Hyperactivity: Causes And Symptoms


Hyperactivity is a state of being unusually or abnormally active. It is often difficult to manage for people around the person who is hyperactive, such as parents, employers, and teachers. If you have hyperactivity, then you have a chance of becoming depressed or anxious due to your condition and how people respond to it [1].

The most common characteristics of hyperactivity include: being easily distracted; impulsive behavior; aggressive behavior; constant movement. If you are struggling to stay still or concentrate, then you can develop other problems as a result of it.

Some examples can include: increase the risk of alcohol and drug abuse; lead to accidents and injuries; strain relationships with friends and family; lead to difficulties at school or work. Hyperactivity is often a symptom of an underlying mental or physical health condition. ADHD (Attention Deficit Hyperactivity Disorder) is one of the main conditions associated with hyperactivity. [1]


This condition is causing you to become impulsive, inattentive, and overactive. Usually, it is diagnosed at a young age, but in some cases, the first diagnosis can be given to people when they are adults. You need to remember that the hyperactivity is treatable. Early detection and treatment are important for the best results.

If the hyperactivity is left untreated, then it can disrupt your work, school, and personal relationships. Also, it can be a sign of an underlying condition that requires treatment. You need to remember that the early diagnosis of hyperactivity can help you or your child to have a successful treatment. Also, your doctor may refer you to a specialist for care. The treatment can help to manage the hyperactivity and it will limit the effects on your life.

Hyperactivity: Symptoms

Children, who have hyperactivity, may have trouble concentrating in school. Also, they can display impulsive behaviors, such as

Trouble staying in their seat

Hitting other students

Blurting things out

Talking out of turn

Adults who have hyperactivity can experience:

Difficulty remembering names, numbers, or bits of information

Difficulty concentrating at work

Short attention span

Hyperactivity is a state of excess activity that can be manifested by symptoms, such as excessive movement, nervousness, jumpiness, or fidgeting. The hyperactivity is often accompanied by difficulty concentrating or focusing on a task, difficulty remaining quiet in school, or excessive talking. But, it is very important to distinguish true hyperactivity from the active and impulsive behaviors that are exhibited by normal children.

If you are distressed about experiencing hyperactivity, then you may develop depression or anxiety [1]. There are many cases, when adults who experience hyperactivity, showed signs of it as children. If you or your child experiences some of the above-mentioned symptoms of hyperactivity, then you need to talk with your doctor. Your doctor will ask about the symptoms that you feel and you need to tell him or her when your symptoms began.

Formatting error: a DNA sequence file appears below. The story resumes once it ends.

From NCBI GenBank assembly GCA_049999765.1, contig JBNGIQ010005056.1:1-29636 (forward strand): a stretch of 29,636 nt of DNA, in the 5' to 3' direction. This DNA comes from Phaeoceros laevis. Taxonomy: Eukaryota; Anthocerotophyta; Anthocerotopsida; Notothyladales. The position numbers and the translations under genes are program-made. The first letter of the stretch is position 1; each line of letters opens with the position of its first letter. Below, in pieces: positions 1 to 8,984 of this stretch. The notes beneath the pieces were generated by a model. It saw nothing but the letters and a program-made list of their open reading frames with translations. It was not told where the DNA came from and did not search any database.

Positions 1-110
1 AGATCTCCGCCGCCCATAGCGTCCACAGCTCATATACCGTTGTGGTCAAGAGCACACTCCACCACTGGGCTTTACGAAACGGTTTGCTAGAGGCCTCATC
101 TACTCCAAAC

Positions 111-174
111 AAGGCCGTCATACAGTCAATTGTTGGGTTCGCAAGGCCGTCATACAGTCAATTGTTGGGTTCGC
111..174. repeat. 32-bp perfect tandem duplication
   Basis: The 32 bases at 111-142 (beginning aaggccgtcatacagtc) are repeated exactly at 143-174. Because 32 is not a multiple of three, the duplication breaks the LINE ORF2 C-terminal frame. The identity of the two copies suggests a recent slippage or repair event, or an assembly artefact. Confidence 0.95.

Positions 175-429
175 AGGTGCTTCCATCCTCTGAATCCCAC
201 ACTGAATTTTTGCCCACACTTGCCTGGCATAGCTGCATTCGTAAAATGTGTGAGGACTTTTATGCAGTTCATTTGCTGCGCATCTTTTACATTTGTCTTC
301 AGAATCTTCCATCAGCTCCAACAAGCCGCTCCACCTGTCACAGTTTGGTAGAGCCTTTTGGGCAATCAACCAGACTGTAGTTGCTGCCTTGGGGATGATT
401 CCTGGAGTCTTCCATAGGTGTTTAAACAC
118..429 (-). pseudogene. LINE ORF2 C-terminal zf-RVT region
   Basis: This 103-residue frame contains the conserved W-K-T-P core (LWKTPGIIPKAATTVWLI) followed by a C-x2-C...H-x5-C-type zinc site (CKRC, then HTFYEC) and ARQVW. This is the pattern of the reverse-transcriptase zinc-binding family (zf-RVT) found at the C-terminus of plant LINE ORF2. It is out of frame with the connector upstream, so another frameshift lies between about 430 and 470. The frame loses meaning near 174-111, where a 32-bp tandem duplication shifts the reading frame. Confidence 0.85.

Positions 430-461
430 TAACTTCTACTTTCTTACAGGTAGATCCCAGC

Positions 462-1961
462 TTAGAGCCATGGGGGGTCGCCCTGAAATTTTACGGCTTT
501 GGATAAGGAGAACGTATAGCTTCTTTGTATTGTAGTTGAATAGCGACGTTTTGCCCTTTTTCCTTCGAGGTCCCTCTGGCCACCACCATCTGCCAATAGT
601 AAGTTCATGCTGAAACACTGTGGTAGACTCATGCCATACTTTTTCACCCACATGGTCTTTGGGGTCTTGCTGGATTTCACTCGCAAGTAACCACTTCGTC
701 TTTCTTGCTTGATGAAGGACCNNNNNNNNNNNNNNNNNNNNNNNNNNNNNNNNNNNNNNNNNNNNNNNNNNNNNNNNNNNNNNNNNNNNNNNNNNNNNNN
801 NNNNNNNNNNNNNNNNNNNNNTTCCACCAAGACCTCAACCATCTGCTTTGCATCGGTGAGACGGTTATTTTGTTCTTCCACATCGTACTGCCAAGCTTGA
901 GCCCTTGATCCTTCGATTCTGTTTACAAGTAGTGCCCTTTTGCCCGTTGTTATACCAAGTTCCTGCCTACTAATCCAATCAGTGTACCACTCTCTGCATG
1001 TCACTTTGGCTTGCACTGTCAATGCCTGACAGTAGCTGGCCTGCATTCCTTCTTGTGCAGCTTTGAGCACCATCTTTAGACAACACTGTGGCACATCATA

Also, your doctor will ask you about the changes in your overall health and about any medications that you might be taking. You need to answer these questions to your doctor, so he or she can determine the type of hyperactivity that you are experiencing. This can help your doctor to determine if the hyperactivity is caused by a new or existing condition or it is a side effect of medication.

Also, your doctor can take a blood or urine sample to check your hormone levels. This can help your doctor to learn if you have a hormonal imbalance. There are some cases when the hormonal imbalance can be a cause of hyperactivity. It is very important to get a proper diagnosis, so your doctor can give you the right treatment.

Hyperactivity: Causes

There are many different mental or physical conditions that could lead to hyperactivity. For example, those conditions which affect your nervous system or thyroid can cause hyperactivity. Here are the most common causes for hyperactivity:

Use of stimulant drugs [2], such as cocaine or methamphetamine

Psychological disorders

Nervous system disorders [3]

Brain disorders [4]

Hyperthyroidism [5]

ADHD [1]


[1] Knouse LE, Zvorsky I, Safren SA. Depression in adults with attention-deficit/hyperactivity disorder (ADHD): The mediating role of cognitive-behavioral factors. Cognitive Therapy and Research. 2013;37(6):1220–32.

[2] Advokat C, Scheithauer M. Attention-deficit hyperactivity disorder (ADHD) stimulant medications as cognitive enhancers. Frontiers in Neuroscience. 2013;7:82.

[3] Bellato A, Arora I, Hollis C, Groom MJ. Is autonomic nervous system function atypical in attention deficit hyperactivity disorder (ADHD)? A systematic review of the evidence. Neuroscience & Biobehavioral Reviews. 2020;108:182-206.

[4] Elsevier. Study identifies distinct origin of ADHD in children with history of brain injury. Science Daily. 2018. Retrieved from www.sciencedaily.com/releases/2018/08/180814101302

[5] De Leo S, Lee SY, Braverman LE. Hyperthyroidism. Lancet. 2016;388(10047):906–18.


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